May 13 (Bloomberg) -- Martin Wheatley, the head of the U.K. markets regulator, said the London interbank offered rate should eventually be replaced with a transaction-based benchmark using a dual-track system.
The tarnished benchmark, based on a daily survey of panel banks, should run in parallel with a transaction-based rate until a full overhaul of the system can be enacted, Wheatley, chief executive officer of the Financial Conduct Authority, said, according to FCA spokesman Chris Hamilton.
Wheatley’s proposals contrast with Gary Gensler, the chairman of the U.S. Commodity Futures Trading Commission, who said in a speech in London last month that interest-rate benchmarks such as Libor and Euribor are “unsustainable in the long run” and need to be replaced with rates that are based on real data.
Global regulators are working on alternatives to Libor after U.S. and U.K. officials uncovered attempts by banks to manipulate Libor. Royal Bank of Scotland Group Plc, UBS AG, and Barclays Plc have been fined a total of about $2.5 billion and at least a dozen firms remain under investigation.
Wheatley has said the market should dictate how much Libor is used in the future. The benchmark could be replaced with the parallel rate system as soon as next year, Wheatley said. His comments were first reported in the Financial Times.
Gensler and Wheatley are leading a panel on behalf of the International Organization of Securities Commissions into how global benchmarks can be strengthened. In a report last month, the panel said market benchmarks should be based on data from actual trades in a bid to restore credibility.
They are also pushing for banks involved in benchmark setting to sign up to a code of conduct as part of a drive to make the process more robust.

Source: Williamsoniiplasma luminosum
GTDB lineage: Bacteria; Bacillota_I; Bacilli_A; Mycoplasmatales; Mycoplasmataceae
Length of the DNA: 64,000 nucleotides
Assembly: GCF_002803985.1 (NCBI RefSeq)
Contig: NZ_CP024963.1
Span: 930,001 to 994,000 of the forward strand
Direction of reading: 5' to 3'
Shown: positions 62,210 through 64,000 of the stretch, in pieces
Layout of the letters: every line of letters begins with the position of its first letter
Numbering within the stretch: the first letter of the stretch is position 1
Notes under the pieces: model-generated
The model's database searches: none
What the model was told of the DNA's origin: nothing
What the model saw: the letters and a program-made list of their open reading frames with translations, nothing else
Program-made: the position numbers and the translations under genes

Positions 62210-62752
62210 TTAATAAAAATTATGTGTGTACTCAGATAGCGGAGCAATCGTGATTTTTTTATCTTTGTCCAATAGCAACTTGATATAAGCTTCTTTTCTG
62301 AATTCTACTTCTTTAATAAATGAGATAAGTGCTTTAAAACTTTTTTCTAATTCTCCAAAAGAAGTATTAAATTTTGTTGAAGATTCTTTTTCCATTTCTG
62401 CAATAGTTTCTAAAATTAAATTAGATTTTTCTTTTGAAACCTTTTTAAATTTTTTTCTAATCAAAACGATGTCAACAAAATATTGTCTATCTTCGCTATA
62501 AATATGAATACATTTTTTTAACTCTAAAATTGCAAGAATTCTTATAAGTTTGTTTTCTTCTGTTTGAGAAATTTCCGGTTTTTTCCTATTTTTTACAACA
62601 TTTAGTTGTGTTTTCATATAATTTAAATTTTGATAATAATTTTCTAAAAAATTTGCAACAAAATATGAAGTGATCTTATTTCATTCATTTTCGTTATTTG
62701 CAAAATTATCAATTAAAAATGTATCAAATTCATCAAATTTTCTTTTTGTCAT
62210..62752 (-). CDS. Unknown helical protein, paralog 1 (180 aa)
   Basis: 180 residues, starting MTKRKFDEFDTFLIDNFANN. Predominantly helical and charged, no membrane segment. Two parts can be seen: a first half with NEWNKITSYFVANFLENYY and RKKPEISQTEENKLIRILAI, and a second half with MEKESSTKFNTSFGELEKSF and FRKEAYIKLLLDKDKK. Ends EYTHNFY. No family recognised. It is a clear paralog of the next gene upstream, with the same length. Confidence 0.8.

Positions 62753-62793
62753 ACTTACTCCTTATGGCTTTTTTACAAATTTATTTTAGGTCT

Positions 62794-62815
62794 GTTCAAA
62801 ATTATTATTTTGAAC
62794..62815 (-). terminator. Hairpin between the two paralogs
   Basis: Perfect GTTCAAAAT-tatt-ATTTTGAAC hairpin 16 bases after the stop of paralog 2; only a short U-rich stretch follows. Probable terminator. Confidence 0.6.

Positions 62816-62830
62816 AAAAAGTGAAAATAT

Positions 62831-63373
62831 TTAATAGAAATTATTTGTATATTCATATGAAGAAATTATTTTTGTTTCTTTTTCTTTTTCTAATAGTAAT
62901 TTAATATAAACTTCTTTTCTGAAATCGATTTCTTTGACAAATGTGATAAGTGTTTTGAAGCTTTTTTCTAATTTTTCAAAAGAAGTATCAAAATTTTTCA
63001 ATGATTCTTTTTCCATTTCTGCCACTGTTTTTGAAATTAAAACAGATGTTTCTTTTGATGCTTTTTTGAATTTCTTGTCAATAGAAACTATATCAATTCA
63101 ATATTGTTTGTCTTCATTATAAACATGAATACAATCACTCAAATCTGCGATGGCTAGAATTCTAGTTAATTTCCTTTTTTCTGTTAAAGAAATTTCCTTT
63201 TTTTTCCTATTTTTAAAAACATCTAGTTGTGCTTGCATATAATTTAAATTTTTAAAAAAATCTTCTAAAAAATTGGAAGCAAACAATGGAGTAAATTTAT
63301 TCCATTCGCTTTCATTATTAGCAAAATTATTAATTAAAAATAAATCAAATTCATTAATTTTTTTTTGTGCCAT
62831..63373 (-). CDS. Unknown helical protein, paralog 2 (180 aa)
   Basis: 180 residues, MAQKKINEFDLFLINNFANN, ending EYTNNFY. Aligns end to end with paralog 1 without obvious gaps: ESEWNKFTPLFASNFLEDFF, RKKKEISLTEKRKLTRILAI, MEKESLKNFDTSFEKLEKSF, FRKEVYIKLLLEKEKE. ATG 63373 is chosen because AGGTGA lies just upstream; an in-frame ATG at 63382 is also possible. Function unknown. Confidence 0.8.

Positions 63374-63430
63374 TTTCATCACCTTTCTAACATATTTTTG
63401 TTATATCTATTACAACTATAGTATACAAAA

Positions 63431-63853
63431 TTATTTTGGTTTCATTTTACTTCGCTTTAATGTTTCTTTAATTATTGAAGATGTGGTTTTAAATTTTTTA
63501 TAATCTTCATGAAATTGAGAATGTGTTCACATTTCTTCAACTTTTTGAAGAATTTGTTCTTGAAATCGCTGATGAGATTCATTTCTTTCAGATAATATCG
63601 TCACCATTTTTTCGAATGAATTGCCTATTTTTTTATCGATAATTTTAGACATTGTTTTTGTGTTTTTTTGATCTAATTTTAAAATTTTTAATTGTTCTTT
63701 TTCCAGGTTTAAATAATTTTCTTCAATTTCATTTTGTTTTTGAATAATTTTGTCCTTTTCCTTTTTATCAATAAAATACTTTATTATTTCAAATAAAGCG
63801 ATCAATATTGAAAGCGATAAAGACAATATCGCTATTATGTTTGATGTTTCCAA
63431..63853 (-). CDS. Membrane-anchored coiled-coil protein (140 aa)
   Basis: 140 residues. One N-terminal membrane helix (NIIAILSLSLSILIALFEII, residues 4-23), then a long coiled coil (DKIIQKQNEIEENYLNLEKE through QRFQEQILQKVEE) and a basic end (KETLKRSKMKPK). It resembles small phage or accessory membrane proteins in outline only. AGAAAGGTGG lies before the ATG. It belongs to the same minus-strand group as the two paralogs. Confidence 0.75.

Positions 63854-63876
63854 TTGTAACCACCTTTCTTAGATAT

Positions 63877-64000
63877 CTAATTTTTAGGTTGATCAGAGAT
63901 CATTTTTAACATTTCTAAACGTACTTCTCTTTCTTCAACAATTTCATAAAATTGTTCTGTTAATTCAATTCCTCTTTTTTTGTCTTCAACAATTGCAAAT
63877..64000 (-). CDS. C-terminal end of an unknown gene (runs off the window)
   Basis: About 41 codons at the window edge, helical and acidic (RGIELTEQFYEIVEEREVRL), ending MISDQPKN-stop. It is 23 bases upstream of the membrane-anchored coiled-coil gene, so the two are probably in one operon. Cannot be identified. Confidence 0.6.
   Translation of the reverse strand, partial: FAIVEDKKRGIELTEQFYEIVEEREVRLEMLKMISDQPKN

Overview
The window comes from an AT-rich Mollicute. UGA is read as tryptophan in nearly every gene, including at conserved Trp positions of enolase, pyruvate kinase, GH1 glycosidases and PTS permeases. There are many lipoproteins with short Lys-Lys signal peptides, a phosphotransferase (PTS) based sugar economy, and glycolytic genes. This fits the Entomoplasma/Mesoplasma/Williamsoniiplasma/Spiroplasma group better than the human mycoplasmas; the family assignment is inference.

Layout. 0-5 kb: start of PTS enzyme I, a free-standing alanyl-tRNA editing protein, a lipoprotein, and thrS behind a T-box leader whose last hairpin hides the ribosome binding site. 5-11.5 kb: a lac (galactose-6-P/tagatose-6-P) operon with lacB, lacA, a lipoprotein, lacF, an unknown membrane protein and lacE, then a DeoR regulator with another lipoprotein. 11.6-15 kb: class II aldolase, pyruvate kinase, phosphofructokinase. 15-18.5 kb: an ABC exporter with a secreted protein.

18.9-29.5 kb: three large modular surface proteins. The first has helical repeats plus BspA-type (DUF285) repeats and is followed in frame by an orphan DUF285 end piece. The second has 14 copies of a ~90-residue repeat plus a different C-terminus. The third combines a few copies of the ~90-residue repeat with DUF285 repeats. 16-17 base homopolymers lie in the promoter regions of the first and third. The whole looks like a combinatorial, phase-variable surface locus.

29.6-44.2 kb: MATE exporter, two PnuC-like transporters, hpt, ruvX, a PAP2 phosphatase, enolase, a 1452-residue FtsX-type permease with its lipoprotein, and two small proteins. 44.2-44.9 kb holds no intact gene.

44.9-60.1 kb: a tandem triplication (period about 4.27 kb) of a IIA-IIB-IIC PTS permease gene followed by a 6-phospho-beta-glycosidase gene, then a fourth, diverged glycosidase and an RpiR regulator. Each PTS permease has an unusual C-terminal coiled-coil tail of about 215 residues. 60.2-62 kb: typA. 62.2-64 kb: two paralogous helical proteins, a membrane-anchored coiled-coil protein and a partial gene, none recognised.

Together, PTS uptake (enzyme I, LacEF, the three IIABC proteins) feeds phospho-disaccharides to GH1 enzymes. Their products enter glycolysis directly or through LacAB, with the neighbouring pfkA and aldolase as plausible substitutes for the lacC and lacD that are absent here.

The European Union, which is also investigating benchmark-rigging, will propose tougher regulation of the rates. Michel Barnier, the EU’s financial services chief, said in an e-mail today that “to the greatest extent possible,” the market should use indexes that are based on real transactions.
Barnier said the use of estimates in benchmarks shouldn’t be outlawed entirely because of the need to allow for situations where there is a lack of real transaction data and also because such a move would affect many existing contracts.
The plans would “bring about more transparency, reduce conflicts of interest, and ensure that benchmarks are representative,” Barnier said. The new rules will be backed by fines, and will be in line with international standards prepared by market regulators, he said.
Other interbank lending rates, as well as benchmarks used in the $379 trillion swaps market, have come in for scrutiny. The CFTC is also probing suspected rigging of the ISDAFix rate used as reference for derivatives trades.
Iosco, which brings together markets regulators for more than 100 nations to coordinate their rule-making, will seek industry feedback on the proposals through May 16, 2013. Another group of global watchdogs, the Financial Stability Board, will issue a report in July on progress in identifying alternatives to tarnished benchmarks, and on steps to improve oversight of rate setting.
The review follows concerns expressed by regulators that Libor was undermined in part because banks submit estimates for how much it would cost to borrow from each other, rather than real transaction data.
Regulatory oversight of Libor was handed to Wheatley’s FCA about six months after he proposed wide-ranging changes to the benchmark interest rate in September. The so-called Wheatley Review recommended scrapping more than 100 Libor rates tied to currencies and maturities where there isn’t enough trading data to set them properly and creating a code of conduct for lenders contributing to the rate.
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